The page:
Funding your IRA on a regular basis can go a long way towards helping to ensure that you enjoy a financially secured retirement. However, your contributions can be all for naught if you do not meet the eligibility requirements for the contributions that you make. This is because ineligible contributions create ‘excess contributions’, which can be subject to double taxation and excise tax if not corrected timely. The following are some general guides for ensuring that your contributions meet the eligibility requirements.
Make Sure You Have Eligible Compensation
You must have eligible compensation in order to make a contribution to a Traditional IRA or Roth IRA. Eligible compensation includes W-2 Wages, commissions, professional fees, bonuses and self-employment income. If you are receiving taxable alimony and separate maintenance payments under a decree of divorce or separate maintenance, that amount may also be used as compensation for purposes of making a contribution to your IRA.
If you are married and file a joint federal tax return with your spouse, your spouse’s income can be used for this purpose, if you do not receive eligible compensation of your own.
The maximum amount that you can contribute to your IRA is the lesser of 100 percent of your eligible compensation received for the year, and the dollar limit in effect for the year. Click here for the contribution limits, which is determined by whether you will be at least age 50 by the end of the year.
You can make a Traditional IRA or a Roth IRA contribution only if you are eligible to do so. For this purpose, there are two eligibility requirements that apply, in addition to having eligible compensation.
There are no age limitations on when contributions can be made to Roth IRAs. However, contributions cannot be made to your Traditional IRA for the year that you reach age 70½ and for any year after that.
There are no income limitations for making contributions to Traditional IRAs. However, you are not eligible to make a contribution to a Roth IRA is your modified adjusted gross income exceeds certain amounts. Please click here for these amounts.
Your IRA contribution must be made by your tax filing due date, which is April 15 if you file on a calendar year. No extensions apply. Your contribution must be delivered to your IRA custodian by this deadline if hand-delivered or if the instructions are provided via fax. Some financial institutions will accept instructions via fax to move funds from a non-IRA to an IRA. If the contribution is delivered via mail, it must be mailed by this deadline. If mailed, you must use an IRS approved mailing service in order to satisfy the postmark requirement. This is important in the event your financial institution receives your contribution after April 15, if the contribution is for last year. In addition to the United States post office, a Designated Private Delivery Service can be used. ( The deadline is extended to the next business day is April 15 falls on a weekend of legal holiday. For 2015 contributions, the deadline is April 18, 2016))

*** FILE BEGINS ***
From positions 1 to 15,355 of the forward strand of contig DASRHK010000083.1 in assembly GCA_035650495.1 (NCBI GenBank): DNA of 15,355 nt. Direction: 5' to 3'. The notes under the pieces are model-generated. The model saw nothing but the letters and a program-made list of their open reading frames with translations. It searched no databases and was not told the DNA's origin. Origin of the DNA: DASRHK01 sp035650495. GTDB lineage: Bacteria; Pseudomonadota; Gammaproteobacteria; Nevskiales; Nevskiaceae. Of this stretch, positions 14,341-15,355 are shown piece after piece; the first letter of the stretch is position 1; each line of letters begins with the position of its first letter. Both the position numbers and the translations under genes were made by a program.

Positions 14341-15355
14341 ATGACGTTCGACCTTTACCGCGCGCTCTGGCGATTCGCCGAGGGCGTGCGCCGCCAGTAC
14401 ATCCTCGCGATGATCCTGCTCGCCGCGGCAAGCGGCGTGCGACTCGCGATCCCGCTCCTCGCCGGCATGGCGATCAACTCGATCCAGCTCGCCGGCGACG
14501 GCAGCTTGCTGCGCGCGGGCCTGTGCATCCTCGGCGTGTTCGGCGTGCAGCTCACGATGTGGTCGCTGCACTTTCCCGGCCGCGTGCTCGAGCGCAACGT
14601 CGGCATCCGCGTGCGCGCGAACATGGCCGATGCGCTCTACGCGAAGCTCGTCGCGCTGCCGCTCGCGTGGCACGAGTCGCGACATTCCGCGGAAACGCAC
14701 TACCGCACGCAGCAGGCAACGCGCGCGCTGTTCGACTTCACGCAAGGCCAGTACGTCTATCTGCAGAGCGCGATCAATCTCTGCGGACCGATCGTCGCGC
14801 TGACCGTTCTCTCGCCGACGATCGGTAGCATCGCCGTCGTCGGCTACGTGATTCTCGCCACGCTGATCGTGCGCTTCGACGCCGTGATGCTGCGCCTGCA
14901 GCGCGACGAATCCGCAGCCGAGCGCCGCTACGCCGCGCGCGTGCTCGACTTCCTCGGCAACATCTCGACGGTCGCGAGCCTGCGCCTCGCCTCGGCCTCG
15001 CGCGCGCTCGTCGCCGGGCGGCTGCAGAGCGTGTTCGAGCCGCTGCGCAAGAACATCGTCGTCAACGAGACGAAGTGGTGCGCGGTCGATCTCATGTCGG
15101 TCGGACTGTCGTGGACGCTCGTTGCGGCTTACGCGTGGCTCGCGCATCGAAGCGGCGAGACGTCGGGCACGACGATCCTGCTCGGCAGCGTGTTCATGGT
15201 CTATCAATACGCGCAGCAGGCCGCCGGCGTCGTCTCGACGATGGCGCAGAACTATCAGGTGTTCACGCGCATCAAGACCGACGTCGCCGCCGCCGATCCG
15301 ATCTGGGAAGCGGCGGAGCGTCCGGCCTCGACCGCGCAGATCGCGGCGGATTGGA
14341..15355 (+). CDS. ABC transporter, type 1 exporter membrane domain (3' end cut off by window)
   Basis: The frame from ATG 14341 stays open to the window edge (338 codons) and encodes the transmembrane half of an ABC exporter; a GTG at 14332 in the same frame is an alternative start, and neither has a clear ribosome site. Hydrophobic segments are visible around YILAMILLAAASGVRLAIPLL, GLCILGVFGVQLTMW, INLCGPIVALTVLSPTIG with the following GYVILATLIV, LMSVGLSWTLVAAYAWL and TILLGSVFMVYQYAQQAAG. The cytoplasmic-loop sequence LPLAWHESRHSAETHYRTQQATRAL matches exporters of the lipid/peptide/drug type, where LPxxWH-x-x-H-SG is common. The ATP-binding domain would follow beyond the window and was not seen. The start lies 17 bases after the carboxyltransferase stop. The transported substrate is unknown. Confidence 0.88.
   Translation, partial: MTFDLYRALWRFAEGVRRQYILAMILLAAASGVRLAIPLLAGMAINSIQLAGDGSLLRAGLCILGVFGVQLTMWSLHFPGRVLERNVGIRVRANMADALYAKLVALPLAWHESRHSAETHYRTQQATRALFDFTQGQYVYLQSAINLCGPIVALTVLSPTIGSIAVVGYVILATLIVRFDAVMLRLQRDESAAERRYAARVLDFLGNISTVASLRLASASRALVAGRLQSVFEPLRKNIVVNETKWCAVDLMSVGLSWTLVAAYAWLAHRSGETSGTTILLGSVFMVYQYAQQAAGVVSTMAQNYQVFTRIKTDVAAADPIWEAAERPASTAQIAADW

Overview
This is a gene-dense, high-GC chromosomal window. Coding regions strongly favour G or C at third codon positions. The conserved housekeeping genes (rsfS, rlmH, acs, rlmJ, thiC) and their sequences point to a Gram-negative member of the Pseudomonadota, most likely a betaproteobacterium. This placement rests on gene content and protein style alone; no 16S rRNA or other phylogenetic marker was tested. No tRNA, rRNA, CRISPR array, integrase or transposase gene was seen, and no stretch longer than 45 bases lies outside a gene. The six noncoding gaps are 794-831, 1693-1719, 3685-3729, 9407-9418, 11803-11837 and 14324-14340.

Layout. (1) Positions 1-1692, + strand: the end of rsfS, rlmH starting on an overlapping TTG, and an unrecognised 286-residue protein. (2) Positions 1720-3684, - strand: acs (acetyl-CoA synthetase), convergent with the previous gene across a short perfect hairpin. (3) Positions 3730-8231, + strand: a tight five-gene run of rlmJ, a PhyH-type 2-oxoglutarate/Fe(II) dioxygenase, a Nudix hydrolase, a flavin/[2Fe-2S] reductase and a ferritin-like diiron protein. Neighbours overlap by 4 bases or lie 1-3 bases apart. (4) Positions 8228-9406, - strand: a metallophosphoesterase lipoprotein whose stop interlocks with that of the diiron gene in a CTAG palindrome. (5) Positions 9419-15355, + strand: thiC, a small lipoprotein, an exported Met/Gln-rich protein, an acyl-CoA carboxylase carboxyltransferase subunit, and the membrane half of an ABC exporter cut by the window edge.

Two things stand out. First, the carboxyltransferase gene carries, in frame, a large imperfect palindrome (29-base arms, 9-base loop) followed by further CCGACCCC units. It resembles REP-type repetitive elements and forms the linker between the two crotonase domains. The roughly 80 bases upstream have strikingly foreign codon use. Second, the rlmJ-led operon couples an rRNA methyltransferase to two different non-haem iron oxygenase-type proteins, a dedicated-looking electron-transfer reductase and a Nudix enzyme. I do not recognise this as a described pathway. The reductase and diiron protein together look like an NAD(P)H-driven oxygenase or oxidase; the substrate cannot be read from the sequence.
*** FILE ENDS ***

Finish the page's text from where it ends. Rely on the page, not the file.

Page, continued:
If your IRA contributions do not meet this deadline requirement, your IRA custodian is required to report it for the year in which they receive the amount, even if you want it to be applied to the previous year.
Deductions and The Saver’s Tax Credit
If eligible, you may claim a deduction for contributions made to your Traditional IRA. You are eligible to deduct your IRA contribution if you are not covered under an employer sponsored retirement plan, or married to someone who is (covered under an employer sponsored retirement plan). If you and/or your spouse are covered under an employer sponsored retirement plan, your eligibility to deduct a contribution to your Traditional IRA depends on your modified adjusted gross income (MAGI). Click here for the rules on deducting your Traditional IRA contribution
If you are eligible, you can receive a nonrefundable savers tax credit of up to $1,000 for contributions made to your IRA and other retirement savings account.
Start Early and Contribute Often
The earlier you start to fund your retirement nest egg, the more likely you are to have enough to guarantee a financially retirement. Consider that if you need to save $200,000 you would need to save about $6,500 per year for 20 years- assuming a conservative rate of return of 4 percent. But, if you have only 10 years, you would need to save about $16,000 per year. The earlier you start, the more manageable your savings.